The story behind Handel’s Messiah
December 26, 2006 § 4 Comments
For the dinner table, family devotions, and discussions and applications in fellowship.
This edition: The Miracle of Messiah / a story compiled from several accounts
As millions the world over are reminded, if only for a moment, about the miracle of “God with us” which Christians declare happened some two-thousand years ago, it is also worth remembering that there was once a man who believed heartily in that story and who decided to set it to music. The results were astounding. He seemed like an ordinary enough man. He did not care much for vanity and the inaccessible heights of wealth and power that were deeply intertwined with the religious institutions of his day. He was frequently found on his knees. He was not famous, he was not rich. But he could work — oh, could he work — and he could fast, and wait until God answered, and God had given him one great gift; one great skill.
A servant, intent on trying to serve a meal to his eccentric employer who had not been eating, opened the door of this man’s room one day and found tears streaming down his face. Turning to the servant, the man cried, “I did think I did see all Heaven before me, and the great God Himself!” What had just happened would go down in history as one of the most powerful compositions of all time, the Hallelujah Chorus in Georg Friedrich Handel’s work, Messiah. But what happened that day was only a taste of what would soon follow. Rarely, if ever, has the work of a believer so affected the public attitude or resulted in such an outpouring of goodwill, the public’s sacrifice of material things rather than their accumulation, inestimable relief to the poor, and hearts and minds brought face to face with “the great God Himself.”
J.S. Bach, a fellow composer of Handel’s, had focused much on the organs of churches and commercial and ecclesiastical success. Handel championed excellence, but he wanted to take the message of the scriptures to the streets. Living in England at the time, he wrote biblical episodes, such as Esther and Israel in Egypt, specifically with the intent that they would be heard in secular theaters rather than in the great halls of benefactors, or those of the Church of England. The Anglicans in power at the time detested such priorities and attacked Handel for them, but he refused to counterattack. And even though doing this also meant little or no profit from his endeavors, he persisted. By 1741, he was facing the very real possibility of debtor’s prison. Right about then, he received a commission from a charity in Dublin, Ireland, asking that he compose a work for a benefit performance. The rest, as they say, is history.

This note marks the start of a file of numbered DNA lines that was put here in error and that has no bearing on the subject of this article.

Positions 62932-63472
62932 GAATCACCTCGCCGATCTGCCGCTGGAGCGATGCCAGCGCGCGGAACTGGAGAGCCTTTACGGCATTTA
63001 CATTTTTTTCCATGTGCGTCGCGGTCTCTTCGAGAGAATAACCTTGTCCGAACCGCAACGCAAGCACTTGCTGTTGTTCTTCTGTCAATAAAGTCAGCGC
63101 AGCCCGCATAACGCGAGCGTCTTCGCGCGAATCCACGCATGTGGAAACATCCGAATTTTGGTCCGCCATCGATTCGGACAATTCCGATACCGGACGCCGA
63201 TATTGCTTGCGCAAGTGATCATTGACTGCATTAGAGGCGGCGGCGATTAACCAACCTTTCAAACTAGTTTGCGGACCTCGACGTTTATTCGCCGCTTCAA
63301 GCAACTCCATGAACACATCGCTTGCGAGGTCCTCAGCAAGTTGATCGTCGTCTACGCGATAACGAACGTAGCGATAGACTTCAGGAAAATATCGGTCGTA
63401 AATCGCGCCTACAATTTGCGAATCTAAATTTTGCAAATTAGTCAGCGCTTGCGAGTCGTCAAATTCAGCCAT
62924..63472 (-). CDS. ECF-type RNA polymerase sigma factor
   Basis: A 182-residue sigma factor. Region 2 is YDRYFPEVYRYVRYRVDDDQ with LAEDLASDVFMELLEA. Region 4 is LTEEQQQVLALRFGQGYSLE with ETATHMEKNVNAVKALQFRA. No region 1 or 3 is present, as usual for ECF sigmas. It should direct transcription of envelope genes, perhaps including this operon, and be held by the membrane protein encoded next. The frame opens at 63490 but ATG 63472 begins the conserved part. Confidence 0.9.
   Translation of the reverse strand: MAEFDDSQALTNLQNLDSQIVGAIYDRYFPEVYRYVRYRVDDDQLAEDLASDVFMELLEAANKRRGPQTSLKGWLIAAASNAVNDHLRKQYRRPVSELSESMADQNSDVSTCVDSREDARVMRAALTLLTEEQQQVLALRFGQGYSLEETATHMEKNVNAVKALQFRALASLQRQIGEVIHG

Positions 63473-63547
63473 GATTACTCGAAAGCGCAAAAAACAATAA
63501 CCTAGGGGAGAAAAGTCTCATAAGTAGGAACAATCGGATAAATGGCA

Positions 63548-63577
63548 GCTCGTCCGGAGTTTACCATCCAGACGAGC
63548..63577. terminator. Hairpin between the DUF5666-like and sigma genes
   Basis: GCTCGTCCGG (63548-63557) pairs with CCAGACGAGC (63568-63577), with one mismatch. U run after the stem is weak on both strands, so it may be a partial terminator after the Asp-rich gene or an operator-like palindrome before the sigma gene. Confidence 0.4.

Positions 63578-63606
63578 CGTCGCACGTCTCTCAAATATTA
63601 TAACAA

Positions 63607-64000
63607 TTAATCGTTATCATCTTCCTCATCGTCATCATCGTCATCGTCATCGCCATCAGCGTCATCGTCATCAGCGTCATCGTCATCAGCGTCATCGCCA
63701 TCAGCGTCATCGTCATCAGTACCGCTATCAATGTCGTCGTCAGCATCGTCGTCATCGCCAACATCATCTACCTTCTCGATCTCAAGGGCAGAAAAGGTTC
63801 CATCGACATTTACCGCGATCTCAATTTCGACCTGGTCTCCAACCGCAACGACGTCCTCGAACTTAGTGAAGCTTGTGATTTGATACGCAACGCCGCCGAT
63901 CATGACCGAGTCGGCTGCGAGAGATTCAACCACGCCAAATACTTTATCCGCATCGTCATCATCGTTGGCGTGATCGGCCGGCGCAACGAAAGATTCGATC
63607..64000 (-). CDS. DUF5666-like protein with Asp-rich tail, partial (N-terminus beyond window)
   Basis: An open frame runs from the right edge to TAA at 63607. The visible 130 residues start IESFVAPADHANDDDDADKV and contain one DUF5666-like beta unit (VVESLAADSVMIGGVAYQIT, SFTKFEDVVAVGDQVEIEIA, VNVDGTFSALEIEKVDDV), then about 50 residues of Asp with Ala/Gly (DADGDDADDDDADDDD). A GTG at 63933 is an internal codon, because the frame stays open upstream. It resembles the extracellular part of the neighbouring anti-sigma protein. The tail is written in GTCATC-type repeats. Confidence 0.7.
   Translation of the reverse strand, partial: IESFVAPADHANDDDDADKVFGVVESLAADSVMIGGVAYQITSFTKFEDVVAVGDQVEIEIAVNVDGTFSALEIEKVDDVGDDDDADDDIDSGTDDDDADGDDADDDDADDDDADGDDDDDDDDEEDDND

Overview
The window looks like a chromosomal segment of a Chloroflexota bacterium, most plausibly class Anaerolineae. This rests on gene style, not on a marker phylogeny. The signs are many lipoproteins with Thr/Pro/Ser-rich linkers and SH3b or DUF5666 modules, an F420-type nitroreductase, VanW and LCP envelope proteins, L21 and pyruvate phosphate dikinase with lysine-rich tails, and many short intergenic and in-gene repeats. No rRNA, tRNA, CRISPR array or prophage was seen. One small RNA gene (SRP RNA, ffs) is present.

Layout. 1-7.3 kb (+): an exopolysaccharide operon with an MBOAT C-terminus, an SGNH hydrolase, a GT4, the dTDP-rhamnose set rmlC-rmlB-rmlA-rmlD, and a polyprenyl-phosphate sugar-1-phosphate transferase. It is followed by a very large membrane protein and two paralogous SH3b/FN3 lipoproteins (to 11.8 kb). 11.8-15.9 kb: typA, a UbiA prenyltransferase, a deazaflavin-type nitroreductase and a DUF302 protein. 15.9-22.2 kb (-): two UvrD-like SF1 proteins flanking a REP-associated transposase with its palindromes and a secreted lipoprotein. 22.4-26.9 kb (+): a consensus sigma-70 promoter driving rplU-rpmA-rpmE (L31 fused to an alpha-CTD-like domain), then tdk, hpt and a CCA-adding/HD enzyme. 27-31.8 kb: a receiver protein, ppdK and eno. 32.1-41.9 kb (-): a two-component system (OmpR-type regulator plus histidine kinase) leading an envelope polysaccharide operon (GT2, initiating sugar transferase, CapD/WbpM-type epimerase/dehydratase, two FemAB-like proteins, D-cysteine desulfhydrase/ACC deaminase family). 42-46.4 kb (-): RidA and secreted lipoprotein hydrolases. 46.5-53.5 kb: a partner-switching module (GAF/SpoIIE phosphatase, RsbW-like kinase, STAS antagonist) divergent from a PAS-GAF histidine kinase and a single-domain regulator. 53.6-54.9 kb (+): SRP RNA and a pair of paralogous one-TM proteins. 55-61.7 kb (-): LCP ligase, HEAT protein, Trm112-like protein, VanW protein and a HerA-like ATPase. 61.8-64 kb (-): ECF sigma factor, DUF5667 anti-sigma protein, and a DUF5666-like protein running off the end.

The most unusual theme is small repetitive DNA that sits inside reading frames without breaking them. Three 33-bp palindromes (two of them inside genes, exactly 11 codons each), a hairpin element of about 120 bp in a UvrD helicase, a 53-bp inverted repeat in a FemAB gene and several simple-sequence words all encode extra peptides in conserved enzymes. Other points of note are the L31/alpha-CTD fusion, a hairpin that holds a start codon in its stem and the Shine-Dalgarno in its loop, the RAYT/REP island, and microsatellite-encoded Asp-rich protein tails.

On April 13, 1742, the “charitable benefit” became the premiere of Messiah. In its first performance alone, the intake for charity set 142 men free from debtor’s prison! One year later, it was brought to London. The King of England attended the first night. When the notes of the Hallelujah Chorus began to ring out, the king rose and stood and, following royal protocol, the entire audience stood in response with him. Thus began a tradition which has lasted until today, over 250 years later. By all accounts, when the great composer Haydn first heard Messiah, he wept like a child and declared of this street-composer, Handel, “He is the master of us all!”
Handel personally conducted more than thirty performances of Messiah through which he raised thousands of British pounds for relief on the streets. One writer of the time summed up the result this way, “Messiah has fed the hungry, clothed the naked, and fostered the orphan.” Another wrote, “Perhaps no other work has so largely contributed to the relief of human suffering.” Handel protested to Lord Kinnoul that he hoped that his purpose was not entertainment but to make his listeners better men. Still another writer of that era concluded that Messiah “has probably done more to convince thousands of mankind that there is a God about us than all the theological works ever written.”
Handel passed from this life the day before Resurrection Sunday, 1759.